The problem, Allen says, also lies in how we approach knife crime: “We focus too much on how to prevent knife crime instead of looking at why young people pick up knives in the first place. How do we give them a safe place and someone to talk to so they don’t feel the need to carry a weapon?”
How to save a life
While there have been efforts to drive social change and curb the rise of knife crime, Allen says that the general lack of positive reinforcement and direct support for young people is disappointing.
“A lot of these young people do not have positive voices in their lives. If they’re not doing well at school, or having troubles in their community, quite often, the only voices they hear are the ones telling them that they’re not going to amount to much. If they keep hearing about their shortcomings, then that’s what they are going to become. We need to be telling them that they can be better than what they currently are,” she adds.
To facilitate that, Allen helps XLP run multifarious voluntary mentoring programs that provide one-on-one mentoring and help teenagers achieve positive weekly and yearly personal development goals. Another successful project that’s helped XLP change youth mentality is XLP Mobile, a mobile recording studio service operating in areas with a marked history of youth violence and knife crime. Apart from inviting young persons to share their music with them, XLP also helps them reform their thinking through their lyrics. Allen explains further in this recording:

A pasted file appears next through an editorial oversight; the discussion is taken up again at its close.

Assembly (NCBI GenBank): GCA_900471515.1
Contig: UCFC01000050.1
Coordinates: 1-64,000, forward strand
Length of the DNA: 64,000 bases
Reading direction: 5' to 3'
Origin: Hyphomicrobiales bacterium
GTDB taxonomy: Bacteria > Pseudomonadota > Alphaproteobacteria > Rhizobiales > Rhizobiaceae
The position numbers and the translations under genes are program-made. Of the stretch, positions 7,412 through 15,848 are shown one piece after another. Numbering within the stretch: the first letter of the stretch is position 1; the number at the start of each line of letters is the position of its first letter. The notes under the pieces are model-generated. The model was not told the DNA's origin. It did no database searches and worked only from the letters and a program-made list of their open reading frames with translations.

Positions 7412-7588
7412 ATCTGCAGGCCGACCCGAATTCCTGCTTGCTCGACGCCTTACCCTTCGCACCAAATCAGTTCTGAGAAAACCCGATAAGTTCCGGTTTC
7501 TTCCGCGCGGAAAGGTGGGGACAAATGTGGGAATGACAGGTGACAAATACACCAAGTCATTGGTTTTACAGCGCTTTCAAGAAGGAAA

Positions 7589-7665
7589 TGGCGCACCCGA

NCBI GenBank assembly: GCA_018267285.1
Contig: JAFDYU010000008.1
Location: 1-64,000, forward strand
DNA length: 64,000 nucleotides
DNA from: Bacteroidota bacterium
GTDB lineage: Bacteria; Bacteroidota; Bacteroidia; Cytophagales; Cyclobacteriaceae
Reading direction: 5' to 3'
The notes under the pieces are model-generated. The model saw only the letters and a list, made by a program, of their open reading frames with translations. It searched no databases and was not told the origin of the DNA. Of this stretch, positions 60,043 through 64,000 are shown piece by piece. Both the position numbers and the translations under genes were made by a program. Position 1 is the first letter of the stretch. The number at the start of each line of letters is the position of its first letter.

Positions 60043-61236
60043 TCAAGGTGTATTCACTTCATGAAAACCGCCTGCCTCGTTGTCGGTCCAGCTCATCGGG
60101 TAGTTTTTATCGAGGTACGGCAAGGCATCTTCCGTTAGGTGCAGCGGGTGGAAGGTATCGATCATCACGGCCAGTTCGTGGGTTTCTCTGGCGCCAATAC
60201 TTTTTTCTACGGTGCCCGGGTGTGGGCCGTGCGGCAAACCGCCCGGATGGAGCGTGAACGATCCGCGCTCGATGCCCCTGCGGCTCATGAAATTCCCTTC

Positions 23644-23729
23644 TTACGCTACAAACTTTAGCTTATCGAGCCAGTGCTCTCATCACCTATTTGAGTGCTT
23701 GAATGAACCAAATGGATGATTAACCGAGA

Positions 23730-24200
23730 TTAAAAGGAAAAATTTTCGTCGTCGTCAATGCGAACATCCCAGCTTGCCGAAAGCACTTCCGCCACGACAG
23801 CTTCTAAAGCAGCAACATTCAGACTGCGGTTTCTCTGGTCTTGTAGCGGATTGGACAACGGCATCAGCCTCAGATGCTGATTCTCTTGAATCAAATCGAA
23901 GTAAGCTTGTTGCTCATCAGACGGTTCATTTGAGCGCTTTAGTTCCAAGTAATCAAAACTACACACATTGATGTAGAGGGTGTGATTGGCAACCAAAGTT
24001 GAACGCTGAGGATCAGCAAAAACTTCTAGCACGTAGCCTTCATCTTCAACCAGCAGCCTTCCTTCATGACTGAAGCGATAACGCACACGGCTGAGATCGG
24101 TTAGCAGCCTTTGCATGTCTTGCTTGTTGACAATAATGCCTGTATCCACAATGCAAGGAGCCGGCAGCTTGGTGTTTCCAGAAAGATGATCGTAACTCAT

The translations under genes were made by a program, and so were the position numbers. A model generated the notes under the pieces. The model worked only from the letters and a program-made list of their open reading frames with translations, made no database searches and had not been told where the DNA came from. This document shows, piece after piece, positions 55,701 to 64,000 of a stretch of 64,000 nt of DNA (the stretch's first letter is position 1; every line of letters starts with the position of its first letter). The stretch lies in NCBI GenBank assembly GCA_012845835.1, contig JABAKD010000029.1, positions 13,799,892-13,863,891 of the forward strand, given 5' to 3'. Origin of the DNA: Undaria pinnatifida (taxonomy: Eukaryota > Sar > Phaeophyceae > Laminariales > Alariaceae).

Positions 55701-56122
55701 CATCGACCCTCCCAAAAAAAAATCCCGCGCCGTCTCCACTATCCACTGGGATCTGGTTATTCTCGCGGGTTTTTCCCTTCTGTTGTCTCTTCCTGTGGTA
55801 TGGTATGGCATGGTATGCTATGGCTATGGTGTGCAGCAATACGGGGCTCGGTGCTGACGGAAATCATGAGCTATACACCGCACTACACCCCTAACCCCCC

Another way, says Ben Kinsella Trust’s Patrick Green, is to look to other countries for inspiration, particularly Scotland. Green laudes Scotland’s integrated approach to tackling knife crime, which starts at the grassroots by providing good role models to troubled teenagers.
Reactions to this suggestion, however, have been lukewarm. Emilia Gill, Development Officer at London’s JAGS Foundation, attributes this to the difference in the scale of knife crime in the two countries. While Scotland has historically had problems with knife crime in youths, London’s battle with the same transcends the boundaries of gender, class, and communities.
Gill also blames public apathy and reluctance to talk about knife crime out in the open as the reason for its rise.
While government efforts have been welcomed and lauded by organizations, the debate about whether they’re enough has endured. A lot of government intervention, Allen says, is reactive. That is, authorities kick into action only after an incident occurs. Even, the focus is on crackdown, not on treatment and positive reinforcement.
So, what should the future concentrate on? On expansion, almost everyone says. Apart from investment, Green says that it’s imperative to help small organizations expand to help create a supportive network throughout the city. Community outreach and partnerships with other organizations is also essentials.
“They say it takes a village to raise a child,” Green adds, “Well, it also takes a village to ignore a child. We all have a responsibility to stop knife crime, as parents, teachers, and as a society. We need a society that supports our children so they live up to their potential.”
Interview with Patrick Green conducted and edited by Mohammed Bouabdallah
Interview with Emilia Gill conducted and edited by Evan Wu
Interview with Naomi Allen conducted and edited by Star Tang
Research and author: Lavanya Singh
Infographic by: Lavanya Singh
Subbed by: Evan Wu